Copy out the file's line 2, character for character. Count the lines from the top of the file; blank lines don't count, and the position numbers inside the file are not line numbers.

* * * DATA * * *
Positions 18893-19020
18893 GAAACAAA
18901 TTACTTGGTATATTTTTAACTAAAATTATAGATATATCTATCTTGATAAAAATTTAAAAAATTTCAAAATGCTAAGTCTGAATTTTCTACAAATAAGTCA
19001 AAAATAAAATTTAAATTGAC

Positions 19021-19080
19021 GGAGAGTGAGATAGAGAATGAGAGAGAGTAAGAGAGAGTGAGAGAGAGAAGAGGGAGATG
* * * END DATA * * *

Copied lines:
18893 GAAACAAA